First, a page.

“The ALJ is responsible for determining a claimant’s RFC. 20 C.F.R. § 404.1546(c). When determining the RFC, the ALJ must review all of the relevant evidence and consider each of the claimant's medically determinable impairments whether or not severe. 20 C.F.R. § 404.1545(a)(1), (2).”
“The ALJ did not consider Plaintiff’s mental impairments in the RFC determination. Rather, the record suggests that the ALJ considered Plaintiff’s physical condition to the exclusion of his mental condition in the steps following step two of the analysis.”
The court also found that the ALJ mischaracterized the evidence. The court remanded the case.
The ALJ must include non-severe impairments in determining the claimant’s residual functional capacity. Therefore, in completing Social Security forms, the claimant must detail all his impairments, even if some of them, considered separately, may appear “non-severe” in terms of affecting his ability to work.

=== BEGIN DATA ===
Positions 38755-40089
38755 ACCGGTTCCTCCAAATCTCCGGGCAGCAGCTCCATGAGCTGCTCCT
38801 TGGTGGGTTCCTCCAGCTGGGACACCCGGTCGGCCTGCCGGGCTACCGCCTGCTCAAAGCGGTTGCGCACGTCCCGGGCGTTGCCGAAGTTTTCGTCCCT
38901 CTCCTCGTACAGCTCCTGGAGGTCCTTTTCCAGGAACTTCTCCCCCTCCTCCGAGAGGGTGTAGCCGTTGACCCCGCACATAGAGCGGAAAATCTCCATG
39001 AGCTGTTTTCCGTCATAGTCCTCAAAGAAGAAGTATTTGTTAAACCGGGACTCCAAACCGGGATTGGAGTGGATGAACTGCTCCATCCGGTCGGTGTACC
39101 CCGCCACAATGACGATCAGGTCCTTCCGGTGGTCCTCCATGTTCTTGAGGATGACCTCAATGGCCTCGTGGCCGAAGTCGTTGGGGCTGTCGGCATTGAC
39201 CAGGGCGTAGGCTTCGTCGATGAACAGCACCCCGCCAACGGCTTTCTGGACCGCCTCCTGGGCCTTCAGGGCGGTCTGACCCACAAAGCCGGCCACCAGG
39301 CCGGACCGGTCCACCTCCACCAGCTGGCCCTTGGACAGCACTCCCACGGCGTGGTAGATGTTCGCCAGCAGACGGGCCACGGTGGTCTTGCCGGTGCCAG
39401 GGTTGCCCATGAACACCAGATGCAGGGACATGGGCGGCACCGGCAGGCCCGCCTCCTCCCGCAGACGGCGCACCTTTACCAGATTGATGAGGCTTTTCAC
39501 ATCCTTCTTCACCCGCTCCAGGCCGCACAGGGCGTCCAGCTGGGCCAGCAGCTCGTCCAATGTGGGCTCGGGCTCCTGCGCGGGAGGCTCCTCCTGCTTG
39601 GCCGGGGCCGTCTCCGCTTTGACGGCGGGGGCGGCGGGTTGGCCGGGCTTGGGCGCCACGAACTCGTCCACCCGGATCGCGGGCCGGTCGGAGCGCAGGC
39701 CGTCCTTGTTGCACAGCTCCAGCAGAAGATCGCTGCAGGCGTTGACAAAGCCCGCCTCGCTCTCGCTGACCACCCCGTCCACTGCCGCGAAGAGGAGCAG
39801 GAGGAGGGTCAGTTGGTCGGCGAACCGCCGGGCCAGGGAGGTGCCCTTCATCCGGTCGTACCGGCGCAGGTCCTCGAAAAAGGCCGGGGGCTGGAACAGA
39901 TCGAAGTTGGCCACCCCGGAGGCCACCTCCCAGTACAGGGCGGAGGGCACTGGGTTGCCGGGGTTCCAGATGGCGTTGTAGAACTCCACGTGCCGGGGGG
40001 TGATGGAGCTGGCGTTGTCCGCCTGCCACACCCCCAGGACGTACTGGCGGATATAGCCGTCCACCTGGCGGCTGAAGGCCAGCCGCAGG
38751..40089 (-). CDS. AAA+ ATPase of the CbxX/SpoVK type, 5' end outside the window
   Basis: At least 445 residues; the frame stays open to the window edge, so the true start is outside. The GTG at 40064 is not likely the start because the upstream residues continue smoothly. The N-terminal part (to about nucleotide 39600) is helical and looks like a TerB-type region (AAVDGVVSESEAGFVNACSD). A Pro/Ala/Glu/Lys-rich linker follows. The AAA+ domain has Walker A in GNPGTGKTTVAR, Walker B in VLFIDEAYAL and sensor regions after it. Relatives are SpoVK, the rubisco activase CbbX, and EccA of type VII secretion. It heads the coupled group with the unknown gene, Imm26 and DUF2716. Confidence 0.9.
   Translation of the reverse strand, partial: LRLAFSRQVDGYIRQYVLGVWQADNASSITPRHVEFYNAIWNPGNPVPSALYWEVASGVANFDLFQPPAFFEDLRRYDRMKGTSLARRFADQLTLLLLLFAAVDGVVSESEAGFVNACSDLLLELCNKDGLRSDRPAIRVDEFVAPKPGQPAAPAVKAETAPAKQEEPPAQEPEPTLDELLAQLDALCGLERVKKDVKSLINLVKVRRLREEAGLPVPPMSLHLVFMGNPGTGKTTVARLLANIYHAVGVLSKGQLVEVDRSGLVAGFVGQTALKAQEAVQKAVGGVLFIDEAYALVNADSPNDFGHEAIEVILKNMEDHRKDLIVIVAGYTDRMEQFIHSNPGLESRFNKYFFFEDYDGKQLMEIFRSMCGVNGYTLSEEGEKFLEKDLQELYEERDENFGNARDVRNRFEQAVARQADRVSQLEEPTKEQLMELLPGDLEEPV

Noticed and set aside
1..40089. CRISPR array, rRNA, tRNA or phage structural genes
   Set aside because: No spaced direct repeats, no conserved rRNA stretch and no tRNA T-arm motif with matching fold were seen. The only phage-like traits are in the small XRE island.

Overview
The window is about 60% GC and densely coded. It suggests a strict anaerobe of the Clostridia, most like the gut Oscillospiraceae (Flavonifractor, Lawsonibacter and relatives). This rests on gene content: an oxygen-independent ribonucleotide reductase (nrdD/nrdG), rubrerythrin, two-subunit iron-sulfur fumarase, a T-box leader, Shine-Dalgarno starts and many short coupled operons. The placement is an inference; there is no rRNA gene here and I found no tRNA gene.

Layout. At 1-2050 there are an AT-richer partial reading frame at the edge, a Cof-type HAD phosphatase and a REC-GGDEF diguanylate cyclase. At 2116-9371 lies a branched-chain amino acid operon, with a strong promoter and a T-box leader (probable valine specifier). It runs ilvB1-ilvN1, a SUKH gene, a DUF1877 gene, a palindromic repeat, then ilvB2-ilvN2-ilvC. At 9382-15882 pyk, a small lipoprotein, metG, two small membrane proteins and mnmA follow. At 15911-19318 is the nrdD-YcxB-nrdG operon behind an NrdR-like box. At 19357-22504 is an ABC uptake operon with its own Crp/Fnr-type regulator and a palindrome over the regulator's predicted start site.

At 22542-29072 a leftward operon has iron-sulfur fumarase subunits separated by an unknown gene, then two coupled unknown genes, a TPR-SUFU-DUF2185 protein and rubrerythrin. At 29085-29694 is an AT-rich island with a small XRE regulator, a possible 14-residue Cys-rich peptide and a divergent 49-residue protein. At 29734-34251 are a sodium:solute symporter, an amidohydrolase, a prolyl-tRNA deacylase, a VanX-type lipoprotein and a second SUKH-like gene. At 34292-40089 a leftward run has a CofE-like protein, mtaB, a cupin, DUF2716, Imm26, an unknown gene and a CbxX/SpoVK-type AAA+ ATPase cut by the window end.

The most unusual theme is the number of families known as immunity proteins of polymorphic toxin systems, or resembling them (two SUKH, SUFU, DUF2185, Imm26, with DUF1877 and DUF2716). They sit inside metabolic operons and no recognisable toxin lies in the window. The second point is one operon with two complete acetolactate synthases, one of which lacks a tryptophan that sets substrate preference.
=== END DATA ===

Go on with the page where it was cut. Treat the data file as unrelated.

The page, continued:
Aumann v. Commissioner of Social Security, C. A. No. 13-10304 (D. E.D. Mich., S. Div., Jan. 9, 2014). Available at: http://scholar.google.com/scholar_case?case=8853887695780749313&q=social+security&hl=en&as_sdt=40000003&as_ylo=2014
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